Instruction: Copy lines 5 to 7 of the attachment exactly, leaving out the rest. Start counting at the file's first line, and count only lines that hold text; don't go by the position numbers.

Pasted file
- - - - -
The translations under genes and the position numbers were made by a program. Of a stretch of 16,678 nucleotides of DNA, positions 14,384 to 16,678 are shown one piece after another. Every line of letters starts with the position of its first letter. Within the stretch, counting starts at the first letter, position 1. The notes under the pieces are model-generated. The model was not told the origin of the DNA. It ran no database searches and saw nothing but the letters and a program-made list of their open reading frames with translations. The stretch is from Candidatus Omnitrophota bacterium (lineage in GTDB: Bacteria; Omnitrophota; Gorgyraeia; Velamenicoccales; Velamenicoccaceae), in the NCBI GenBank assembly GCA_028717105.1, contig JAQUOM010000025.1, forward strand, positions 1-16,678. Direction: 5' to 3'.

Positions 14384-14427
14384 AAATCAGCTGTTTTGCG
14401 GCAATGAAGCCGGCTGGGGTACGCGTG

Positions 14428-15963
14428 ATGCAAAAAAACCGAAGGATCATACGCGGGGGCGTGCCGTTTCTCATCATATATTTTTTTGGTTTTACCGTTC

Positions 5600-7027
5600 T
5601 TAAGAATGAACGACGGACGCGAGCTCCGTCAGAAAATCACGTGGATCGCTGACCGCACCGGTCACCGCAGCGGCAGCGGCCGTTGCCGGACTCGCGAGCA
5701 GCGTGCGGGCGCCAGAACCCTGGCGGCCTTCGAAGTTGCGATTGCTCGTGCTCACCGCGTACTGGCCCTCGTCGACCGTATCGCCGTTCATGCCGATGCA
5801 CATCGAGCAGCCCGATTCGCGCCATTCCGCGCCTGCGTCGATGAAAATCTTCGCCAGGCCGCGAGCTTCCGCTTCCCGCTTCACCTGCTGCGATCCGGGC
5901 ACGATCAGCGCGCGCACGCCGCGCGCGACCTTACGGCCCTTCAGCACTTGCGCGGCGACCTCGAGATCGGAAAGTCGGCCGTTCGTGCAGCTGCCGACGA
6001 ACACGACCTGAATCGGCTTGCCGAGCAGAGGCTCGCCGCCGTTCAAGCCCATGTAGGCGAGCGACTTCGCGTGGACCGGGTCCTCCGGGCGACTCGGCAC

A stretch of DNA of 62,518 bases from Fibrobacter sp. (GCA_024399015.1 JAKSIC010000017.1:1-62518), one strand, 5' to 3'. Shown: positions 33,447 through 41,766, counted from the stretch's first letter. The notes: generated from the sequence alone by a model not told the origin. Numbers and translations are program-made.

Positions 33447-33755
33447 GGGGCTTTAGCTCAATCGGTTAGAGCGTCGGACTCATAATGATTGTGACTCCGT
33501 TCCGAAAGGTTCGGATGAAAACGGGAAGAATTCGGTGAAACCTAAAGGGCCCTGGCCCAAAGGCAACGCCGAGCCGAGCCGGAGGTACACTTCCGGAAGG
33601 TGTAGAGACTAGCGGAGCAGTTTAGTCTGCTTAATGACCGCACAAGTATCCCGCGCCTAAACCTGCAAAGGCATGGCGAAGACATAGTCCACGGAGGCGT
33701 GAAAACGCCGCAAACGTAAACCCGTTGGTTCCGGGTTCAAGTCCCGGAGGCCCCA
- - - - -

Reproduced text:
Positions 14428-15963
14428 ATGCAAAAAAACCGAAGGATCATACGCGGGGGCGTGCCGTTTCTCATCATATATTTTTTTGGTTTTACCGTTC

Positions 5600-7027